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Old 03-04-2009, 12:38 AM   #1
telemaster
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Default Increase temp at the end of primary?

Hello,
Well, I'm going on week 4 in primary of my inaugural brew. I haven't peaked or touched it besides some gentle rocking from time to time.

This weekend I am planning to check the gravity, and if all is well, rack to a secondary for a week and add some gelatin.

It has been fermenting (US-05) in my basement at the lower end of the temperature range. Probably 58-62; I have seen the thermometer (ambient temperature) at 59 in the morning and just above 60 in the evening.

Now to my question. I have read that some people bring their primary to room temperature for the final few days of fermentation to make sure the yeast clean up as best they can. Should I do this? What are the benefits/risks? Or, is this another plastic vs glass and aluminum vs stainless question?

Thank you much!



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Old 03-04-2009, 01:38 AM   #2
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That is some pretty cold fermenting temps. You might have a slight diacetyl problem. You should be due for a gravity reading. When you take it, taste the sample and if you detect any butter taste or oily slickness in the mouthfeel then, yes, I would recommend you bring the temp up to 70-72 for 48 hours prior to secondary. Otherwise don't worry about it.



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Old 03-04-2009, 02:09 AM   #3
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Bringing up the temperature late during fermentation creates conditions that make the yeast less likely to flocculate prematurely, increasing the odds of full attenuation while decreasing the odds for off-flavors due to diacetyl and other fermentation by-products.

Something to keep in mind is that fermentation is an exothermic process, i.e. the temperatures in the beer during peak fermentation are significantly higher than ambient temperatures. As fermentation winds down, the beer cools even if ambient temperatures don't change. This cooling, in addition to the increasing ethanol toxicity, can cause yeast to switch to survival mode. By bringing up the ambient temperature, you counteract the cooling due to the loss of exothermic heat generation and increase yeast metabolism.

Many micro-organisms roughly double their metabolic rate with each 10 deg C temperature increment within the range of thermal tolerance. I expect yeast behaves similarly.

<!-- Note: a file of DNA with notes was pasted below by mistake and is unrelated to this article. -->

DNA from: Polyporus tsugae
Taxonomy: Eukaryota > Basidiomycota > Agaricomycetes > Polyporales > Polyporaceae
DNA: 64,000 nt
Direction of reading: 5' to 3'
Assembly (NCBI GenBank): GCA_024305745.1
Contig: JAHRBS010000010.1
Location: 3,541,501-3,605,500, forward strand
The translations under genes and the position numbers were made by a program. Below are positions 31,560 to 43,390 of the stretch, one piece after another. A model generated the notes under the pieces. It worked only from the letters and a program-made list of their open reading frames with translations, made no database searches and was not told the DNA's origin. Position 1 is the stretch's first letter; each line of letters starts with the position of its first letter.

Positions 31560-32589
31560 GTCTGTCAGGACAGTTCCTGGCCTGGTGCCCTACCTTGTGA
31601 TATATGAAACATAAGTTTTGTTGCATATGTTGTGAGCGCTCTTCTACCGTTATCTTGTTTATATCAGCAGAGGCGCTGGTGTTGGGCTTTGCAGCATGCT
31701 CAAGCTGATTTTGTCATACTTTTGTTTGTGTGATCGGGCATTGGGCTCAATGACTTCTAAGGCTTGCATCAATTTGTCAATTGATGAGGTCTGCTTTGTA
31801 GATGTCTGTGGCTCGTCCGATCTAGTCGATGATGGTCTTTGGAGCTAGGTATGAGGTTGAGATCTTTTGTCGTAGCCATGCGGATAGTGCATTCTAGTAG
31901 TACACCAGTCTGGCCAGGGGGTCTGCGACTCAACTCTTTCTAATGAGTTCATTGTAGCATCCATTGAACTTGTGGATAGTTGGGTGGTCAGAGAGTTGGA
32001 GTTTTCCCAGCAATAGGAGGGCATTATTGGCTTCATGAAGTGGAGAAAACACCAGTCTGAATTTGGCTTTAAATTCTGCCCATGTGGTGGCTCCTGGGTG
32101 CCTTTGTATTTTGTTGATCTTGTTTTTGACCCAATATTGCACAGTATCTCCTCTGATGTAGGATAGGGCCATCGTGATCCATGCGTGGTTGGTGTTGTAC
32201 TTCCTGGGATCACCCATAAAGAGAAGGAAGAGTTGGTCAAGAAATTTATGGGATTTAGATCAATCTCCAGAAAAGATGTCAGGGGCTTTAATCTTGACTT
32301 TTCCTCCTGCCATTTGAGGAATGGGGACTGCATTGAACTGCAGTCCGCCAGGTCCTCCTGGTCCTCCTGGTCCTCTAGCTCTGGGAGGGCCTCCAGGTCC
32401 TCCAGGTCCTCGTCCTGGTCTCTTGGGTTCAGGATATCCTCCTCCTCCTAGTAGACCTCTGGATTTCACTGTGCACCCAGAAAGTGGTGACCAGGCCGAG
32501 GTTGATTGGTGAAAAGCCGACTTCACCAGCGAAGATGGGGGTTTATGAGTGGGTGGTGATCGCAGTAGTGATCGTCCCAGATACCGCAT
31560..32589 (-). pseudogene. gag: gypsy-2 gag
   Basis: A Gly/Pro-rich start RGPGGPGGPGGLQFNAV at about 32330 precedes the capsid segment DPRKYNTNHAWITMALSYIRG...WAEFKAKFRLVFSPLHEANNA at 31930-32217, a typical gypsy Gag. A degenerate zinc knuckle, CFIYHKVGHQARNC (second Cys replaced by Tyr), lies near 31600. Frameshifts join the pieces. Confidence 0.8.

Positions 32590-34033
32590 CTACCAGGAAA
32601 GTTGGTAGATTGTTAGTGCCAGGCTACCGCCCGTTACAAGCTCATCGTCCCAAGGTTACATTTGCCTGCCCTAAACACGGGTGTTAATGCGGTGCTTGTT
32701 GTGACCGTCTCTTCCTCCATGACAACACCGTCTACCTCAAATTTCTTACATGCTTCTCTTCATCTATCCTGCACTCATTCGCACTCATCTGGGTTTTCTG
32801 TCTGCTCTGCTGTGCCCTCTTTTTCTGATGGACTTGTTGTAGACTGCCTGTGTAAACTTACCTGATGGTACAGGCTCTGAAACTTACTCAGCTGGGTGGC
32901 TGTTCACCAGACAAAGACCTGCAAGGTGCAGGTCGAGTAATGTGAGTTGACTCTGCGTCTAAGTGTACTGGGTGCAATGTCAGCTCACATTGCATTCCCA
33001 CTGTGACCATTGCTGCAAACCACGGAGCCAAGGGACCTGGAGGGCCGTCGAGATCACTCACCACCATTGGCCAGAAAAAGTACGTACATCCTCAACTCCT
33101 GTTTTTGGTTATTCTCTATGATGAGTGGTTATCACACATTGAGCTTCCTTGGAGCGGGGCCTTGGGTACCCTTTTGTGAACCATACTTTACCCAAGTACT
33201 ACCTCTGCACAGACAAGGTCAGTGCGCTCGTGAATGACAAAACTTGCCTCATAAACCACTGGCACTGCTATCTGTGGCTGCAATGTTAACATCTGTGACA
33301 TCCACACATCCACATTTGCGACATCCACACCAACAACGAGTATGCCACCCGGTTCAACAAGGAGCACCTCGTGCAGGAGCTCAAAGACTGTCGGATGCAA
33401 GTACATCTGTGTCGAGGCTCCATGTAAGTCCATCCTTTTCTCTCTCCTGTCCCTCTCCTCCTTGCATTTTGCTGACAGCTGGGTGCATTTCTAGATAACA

Edit: After four weeks, don't worry about it. You want to start raising the temps once fermentation is about 75-80% complete - usually after 4-5 days or so, depending on the style.

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Old 03-04-2009, 02:13 AM   #4
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After four weeks I don't think you'll have any problems with dicetyl. A dicetyl rest is usually only used for lagers which ferment at a lower temp than what you are. I'll raise the temp in primary for an ale only to finish out a very high ABV beer. I also don't think that you'll need any finings to clear this beer up. You shouldn't need a secondary as well unless you plan to dry hop or it's a bigger (more than 8%) beer. If your hydro reading is what you expect it should be more than ready to bottle depending on what you're making. Kudos on your patience with your first brew!

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Old 03-04-2009, 01:49 PM   #5
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First, thanks for the comments/suggestions

It has been very difficult to wait so long and not mess with the beer, but as a very good friend once told me, "You cannot rush a good thing" and beer is a very good thing!

It's a True Brew Red Ale kit with steeping grains. Expected ABV is somewhere around 5%

So what I'm hearing is that after four weeks it wont make much of a difference, but the only thing it could do would be to decrease the diacetyl level and other off-flavors (but most likely it's too late for this anyway).

What to do... what to do...

I think I'll go ahead and move the fermenter upstairs to a ~70F environment for two days and see what happens... maybe nothing and maybe something.

For bottle carbing: Will it be OK in the basement at the lower temps (~60F)? I assume it will just take a little longer to carbonate... is this a correct assumption?

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Old 03-04-2009, 02:22 PM   #6
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You've already been very patient but by putting those primed bottles in that cold basement you could be doubling the time it takes to carb. I've had cold beers take 5-6 weeks to carb up. I'm talking <60. This time of year I keep the cases in my kitchen for the carbing period and then move them into the cellar for storage.

If you can clear out an unobtrusive corner in a 70 degree room they will be nice and ready for you in three weeks.



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